As absurd as it sounds, this kind of brand messaging is effective precisely because it repackages an implicitly classist, liberal understanding of the value of labor with the allure of egalitarian populism. This is an equivocation that technology readily allows, treating the 99 percent en masse as both providers and consumers of the selfsame service—a service arbitrated through our national mythology of independent, bootstrapping businesspeople. Yet Alfred’s emphasis on automation, affordability, and setting preferences imagines a class of consumers more accustomed to viewing themselves as users than as, say, patrons of wage labor. The company’s pitch enthusiastically conflates digital commerce with material conditions. No task is beyond outsourcing, customization, and being set into motion with a click, a swipe, or a tap.

Alfred also encourages a problematic belittling attitude toward domestic work, which makes sense, as it reaches its core market of twenty- or thirty-something professionals through their fantasies of perpetual adolescence and maternal provision. Alfred apparently can free its users to pursue important, culturally productive careers without having to answer to what it frames as the menial demands of growing up—without, its founding narrative suggests, “trying to squeeze in some quality personal time in between the things ‘adults’ must get done for their lives to keep ticking along.” Ever-vigilant against the alienation of their parents’ generation, the members of this user class can validate their own work by both using and at the same time devaluing the work of other people.

There’s something deeply condescending and privileged in holding so optimistically to technology’s promise of making life easier. Whereas retro-futurist visions of automation typically raise machines to the standard of human labor, the tendency among many start-ups is just the opposite: to treat people as though they were applications.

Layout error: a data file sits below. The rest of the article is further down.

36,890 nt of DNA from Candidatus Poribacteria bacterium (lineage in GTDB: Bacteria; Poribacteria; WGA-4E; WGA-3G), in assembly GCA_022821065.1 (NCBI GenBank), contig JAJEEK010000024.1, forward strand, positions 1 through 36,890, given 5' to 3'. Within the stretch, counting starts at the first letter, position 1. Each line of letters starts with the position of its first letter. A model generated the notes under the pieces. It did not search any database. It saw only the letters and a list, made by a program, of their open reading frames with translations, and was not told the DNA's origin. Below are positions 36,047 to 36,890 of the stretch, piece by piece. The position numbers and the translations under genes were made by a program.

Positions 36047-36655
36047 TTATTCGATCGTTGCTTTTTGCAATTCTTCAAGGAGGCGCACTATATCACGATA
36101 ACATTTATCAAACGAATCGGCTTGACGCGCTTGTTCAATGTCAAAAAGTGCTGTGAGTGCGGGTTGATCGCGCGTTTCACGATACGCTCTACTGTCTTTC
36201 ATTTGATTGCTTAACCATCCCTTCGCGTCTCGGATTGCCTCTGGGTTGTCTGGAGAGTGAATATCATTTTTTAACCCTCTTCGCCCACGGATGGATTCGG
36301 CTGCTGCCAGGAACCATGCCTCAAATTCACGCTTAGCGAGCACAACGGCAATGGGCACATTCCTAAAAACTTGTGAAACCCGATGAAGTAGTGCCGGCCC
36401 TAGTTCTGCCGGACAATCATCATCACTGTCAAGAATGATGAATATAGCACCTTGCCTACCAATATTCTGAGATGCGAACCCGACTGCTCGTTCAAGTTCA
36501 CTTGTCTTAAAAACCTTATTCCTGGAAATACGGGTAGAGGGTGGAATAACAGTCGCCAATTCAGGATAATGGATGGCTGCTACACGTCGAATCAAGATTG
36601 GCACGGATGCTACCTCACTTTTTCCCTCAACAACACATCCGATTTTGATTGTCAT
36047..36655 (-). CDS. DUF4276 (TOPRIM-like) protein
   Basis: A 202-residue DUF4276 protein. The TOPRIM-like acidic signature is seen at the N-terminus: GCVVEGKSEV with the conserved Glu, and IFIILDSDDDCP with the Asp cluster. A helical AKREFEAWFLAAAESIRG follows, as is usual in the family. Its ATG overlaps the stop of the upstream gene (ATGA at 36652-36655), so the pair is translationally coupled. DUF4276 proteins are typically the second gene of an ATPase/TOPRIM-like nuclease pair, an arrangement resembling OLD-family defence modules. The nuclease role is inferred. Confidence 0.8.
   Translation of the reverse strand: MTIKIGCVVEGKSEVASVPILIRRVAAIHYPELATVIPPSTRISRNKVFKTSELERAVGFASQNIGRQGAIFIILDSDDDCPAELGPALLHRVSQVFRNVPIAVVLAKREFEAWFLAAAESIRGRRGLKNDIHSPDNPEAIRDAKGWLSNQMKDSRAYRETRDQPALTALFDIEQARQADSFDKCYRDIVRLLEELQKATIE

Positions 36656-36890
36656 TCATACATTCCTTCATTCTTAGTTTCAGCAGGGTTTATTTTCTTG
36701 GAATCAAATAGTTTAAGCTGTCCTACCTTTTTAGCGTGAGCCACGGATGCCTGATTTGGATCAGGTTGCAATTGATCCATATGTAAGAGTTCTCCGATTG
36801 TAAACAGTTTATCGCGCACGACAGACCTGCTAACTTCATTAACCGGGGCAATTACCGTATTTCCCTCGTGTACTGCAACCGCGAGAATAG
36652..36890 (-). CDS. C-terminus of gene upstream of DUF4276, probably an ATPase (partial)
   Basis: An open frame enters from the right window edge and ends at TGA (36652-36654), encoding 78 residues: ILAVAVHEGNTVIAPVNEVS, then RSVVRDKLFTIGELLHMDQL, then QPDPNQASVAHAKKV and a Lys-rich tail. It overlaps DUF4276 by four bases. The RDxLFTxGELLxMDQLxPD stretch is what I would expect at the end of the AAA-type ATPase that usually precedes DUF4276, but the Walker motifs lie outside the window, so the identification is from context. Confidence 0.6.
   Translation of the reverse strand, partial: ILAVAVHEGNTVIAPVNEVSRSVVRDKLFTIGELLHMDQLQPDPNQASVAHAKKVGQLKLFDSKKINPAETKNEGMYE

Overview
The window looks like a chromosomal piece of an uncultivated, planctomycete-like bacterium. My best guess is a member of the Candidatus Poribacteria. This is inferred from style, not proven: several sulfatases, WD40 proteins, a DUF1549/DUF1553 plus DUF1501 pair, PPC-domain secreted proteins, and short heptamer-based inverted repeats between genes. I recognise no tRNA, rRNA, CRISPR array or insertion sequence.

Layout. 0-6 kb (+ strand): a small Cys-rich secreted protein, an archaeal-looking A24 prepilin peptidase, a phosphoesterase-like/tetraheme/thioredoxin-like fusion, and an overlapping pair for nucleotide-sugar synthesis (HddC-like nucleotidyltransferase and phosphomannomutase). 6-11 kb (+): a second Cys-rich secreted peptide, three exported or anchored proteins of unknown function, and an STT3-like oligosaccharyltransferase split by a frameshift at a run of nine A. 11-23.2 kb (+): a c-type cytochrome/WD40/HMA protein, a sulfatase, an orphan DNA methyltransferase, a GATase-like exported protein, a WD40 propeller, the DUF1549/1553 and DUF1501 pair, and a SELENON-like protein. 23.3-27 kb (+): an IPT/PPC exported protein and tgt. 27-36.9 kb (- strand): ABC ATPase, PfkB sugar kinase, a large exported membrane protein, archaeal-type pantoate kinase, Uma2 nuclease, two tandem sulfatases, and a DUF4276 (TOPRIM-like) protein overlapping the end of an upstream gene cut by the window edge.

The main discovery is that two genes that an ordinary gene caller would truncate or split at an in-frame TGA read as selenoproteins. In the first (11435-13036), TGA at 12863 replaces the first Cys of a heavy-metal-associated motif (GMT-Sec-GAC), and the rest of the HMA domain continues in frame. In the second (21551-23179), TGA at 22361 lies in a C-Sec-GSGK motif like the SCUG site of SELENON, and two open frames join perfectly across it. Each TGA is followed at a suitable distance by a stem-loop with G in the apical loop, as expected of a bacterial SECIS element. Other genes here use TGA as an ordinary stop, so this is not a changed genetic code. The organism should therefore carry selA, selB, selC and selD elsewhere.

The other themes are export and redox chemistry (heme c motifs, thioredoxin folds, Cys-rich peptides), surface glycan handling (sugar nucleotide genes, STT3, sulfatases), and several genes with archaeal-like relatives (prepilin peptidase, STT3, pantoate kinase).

Alfred, offering its “seamless, automatic service,” seems more akin to Roomba than to Rosie, the Jetsons’ robot maid. Alfreds are portrayed as one-dimensional automatons, and despite taking care of your home “like a mother does for a child,” your meeting “the Alfred,” as TechCrunch explains, is entirely optional. Alfred’s instructions ask: “Want all of your interactions to be virtual? No problem.” The site spells out a number of assurances that the Alfred assigned to your home, like any good app, can adapt to your unique preferences and anticipate your needs: “The longer you have Alfred, the better it gets.”

This dehumanizing language used to position Alfred and similar start-ups as technologically “innovative” or “disruptive” masks the status quo of capital and labor. It characterizes a wish-image of technology bearing little or no consideration for the non-virtual dimensions of service work. And it’s out of this fantasy of digital convenience that Alfred cutely inflects that impersonal tone, as though the user were programming a robot or a thermostat. (To an even more troubling extent, Uber employs that same tone to “deactivate” its drivers.)

Consumer desire for seamless experience thereby lends itself to a markedly exploitative start-up culture that, without material equality (or robot butlers), obfuscates the human face of service. To that end, the real innovation being sold isn’t in paying somebody to run your errands. It’s the luxury of no longer needing to distinguish between downloading and demanding.

Matthew Bower is a PhD candidate in philosophy. He writes about novelty, media, and technology. You can find him on Twitter @matbower.